Short closures for PHP: An implementation

In this article, I present an implementation of an alternative short syntax for closures in PHP. I believe it to be an elegant solution and so I have begun writing a proposal for inclusion in the next version of PHP.

What it does

My implementation provides an alternative short syntax for anonymous functions and closures, focusing on those that have a single return statement.

// Current syntax:
$f = function( $x ){ return $x->Name; };
$g = function( $x )use( $y ){ return $x==$y; };

// Proposed alternative syntax:
$f = | $x |=> $x->Name;
$g = | $x : $y |=> $x==$y;

All in all, I have tried to eliminate the syntax noise by reducing the key strokes in the the non-significant parts of the expression:

function(      9 chars --->      |      1 char
)use(          5 chars --->      :      1 char
){return       8 chars --->      |=>    3 chars
;}             2 chars --->             0 chars
              --------                  -------
              24 chars                  5 chars

Advantages (besides less key strokes)

  1. The code is more readable (more on this below).
  2. The syntax is backwards compatible. The short lambda and the longer equivalent are totally interchangeable.
  3. Variable scoping mechanics have not changes at all. There is nothing new here but syntactic sugar.
  4. Lambda expressions are searchable. The |=> operator is unique.
  5. The |=> operator is similar to =>. That’s good because they both relate to mapping. In addition, the : operator is similar to :: and that’s also good because they both relate to scoping.
  6. Although it is not the primary use case, the proposed implementation supports type hinting, passing by reference and return by reference just like the longer alternative. There is also an option to fall back to a statement block if the single return statement is not enough.

Some disadvantages

  1. The short syntax is clear and readable, but can become confusing when used in the wrong places. Yet, isn’t this the case with every feature?
  2. A short lambda without arguments ( ||=>… ) conflicts with the logical or operator ( || ) resulting in a syntax error. A way to avoid this is to insert whitespace between the two pipes, but this breaks the invariant that whitespace is not important in PHP. This is a minor problem and there are ways to deal with it in the compiler level.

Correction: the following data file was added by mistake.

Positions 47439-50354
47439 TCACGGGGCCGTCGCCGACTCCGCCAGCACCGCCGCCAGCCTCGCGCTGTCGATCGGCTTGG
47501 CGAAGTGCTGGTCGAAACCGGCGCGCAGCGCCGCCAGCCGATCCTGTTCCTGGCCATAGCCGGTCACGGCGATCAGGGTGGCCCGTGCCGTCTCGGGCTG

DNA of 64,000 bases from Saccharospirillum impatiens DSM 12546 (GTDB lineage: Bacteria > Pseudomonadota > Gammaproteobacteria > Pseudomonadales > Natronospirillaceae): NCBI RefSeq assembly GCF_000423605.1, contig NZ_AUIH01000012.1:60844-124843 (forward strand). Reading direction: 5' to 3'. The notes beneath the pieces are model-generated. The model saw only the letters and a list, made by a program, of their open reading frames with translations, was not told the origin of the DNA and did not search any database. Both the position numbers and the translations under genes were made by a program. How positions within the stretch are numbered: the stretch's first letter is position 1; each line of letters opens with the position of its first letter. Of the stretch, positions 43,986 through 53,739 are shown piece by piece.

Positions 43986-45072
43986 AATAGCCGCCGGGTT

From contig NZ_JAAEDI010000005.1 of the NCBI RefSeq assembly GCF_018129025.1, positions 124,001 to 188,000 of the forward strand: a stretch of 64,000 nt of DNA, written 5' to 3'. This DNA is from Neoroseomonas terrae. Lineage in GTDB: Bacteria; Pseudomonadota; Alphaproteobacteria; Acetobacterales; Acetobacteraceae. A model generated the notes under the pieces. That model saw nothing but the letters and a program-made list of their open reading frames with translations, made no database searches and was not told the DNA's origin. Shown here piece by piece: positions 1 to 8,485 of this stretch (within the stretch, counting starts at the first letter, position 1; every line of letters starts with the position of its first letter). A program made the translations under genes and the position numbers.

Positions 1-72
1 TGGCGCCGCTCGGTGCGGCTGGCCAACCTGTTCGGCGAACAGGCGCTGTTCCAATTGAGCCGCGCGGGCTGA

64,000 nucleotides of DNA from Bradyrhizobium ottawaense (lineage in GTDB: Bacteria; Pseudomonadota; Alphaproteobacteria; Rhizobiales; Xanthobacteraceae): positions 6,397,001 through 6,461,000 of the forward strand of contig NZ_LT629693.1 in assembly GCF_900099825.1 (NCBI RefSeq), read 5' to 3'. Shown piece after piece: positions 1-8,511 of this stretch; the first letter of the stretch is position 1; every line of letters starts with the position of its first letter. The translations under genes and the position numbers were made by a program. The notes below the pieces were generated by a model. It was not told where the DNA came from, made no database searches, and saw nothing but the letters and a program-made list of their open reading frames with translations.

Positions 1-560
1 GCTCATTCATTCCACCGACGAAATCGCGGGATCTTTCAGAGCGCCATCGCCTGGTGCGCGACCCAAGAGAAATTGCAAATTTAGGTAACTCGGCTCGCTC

Readability

I want to stay on the readability a little bit more, because that was one of the reasons that a similar proposal for a short array syntax has been rejected.

I support that the syntax I propose is not just some Perl-like hocus-pocus to avoid writing some extra bytes of code, but it is actually more readable than the old one. This is because it focuses on what to do and not on how to do it.

Let’s try to translate the above examples in plain English.

function( $x ){ return $x->Name; }

A function that takes an argument $x and returns its name

| $x |=> $x->Name

Given an $x, get its name

How is this different? First of all, because I don’t care whether this is a function or not. All I want is the name of a given $x. Of course, in order to get the name, a callback function is going to be called for the argument $x, but this is just a technical detail that is not the most important thing in my clause.

The same goes for the second example:

function( $x )use( $y ){ return $x==$y; }

A function that takes an argument $x, captures the variable $y and returns weather these two are equal.

| $x : $y |=> $x==$y

Given an $x for the current $y, see weather these two are equal.

A more complicated example

$add = function( $x ){
  return function( $y )use( $x ){
    return $x+$y;
  };
};

A function that takes an argument $x that returns another function that takes an argument $y, captures the first argument $x and returns their sum.

Now, that’s sounds complicated, doesn’t it? But it is not. It is a typical application of currying that you can find in the first pages of any functional programming tutorial. Yet, there is so much syntax noise here that the pattern is hardly visible.

With the new short syntax, the above example could be rewritten like that:

$add = |$x|=> |$y:$x|=> $x+$y;

Given an $x, wait for a $y for this $x, to get their sum.

Anyone with a little exposure to functional languages can immediately recognize the pattern.

Some real world applications

In a recent article, I had presented three cases that could be benefited from a shorter closure syntax. The current syntax is like this:

// Case 1: Filtering (with a LINQ-style Iterator)
$result = $a->Where(
  function($x)use($name){
    return $x->Name == $name;
  });

// Case 2: Mapping (with a LINQ-style Iterator)
$result = $a->Select(
  function($x){
    return $x->Name;
  })
  ->Join(', '); 

// Case 3: Null avoiding (with a a Maybe Monad)
$result = $x->Select( function($x){ return $x->Name; } );

With the new syntax, we can have this code:

// Case 1: Filtering
$result = $a->Where( |$x:$name|=> $x->Name==$name ); 

// Case 2: Mapping
$result = $a->Select( |$x|=>$x->Name )->Join(', ');

// Case 3: Null avoiding
$result = $x->Select( |$x|=>$x->Name );

Conclusion

I believe that PHP’s readability will be improved with the proposed syntax and this is why I will try to convince the developers of PHP to include it in the next version.

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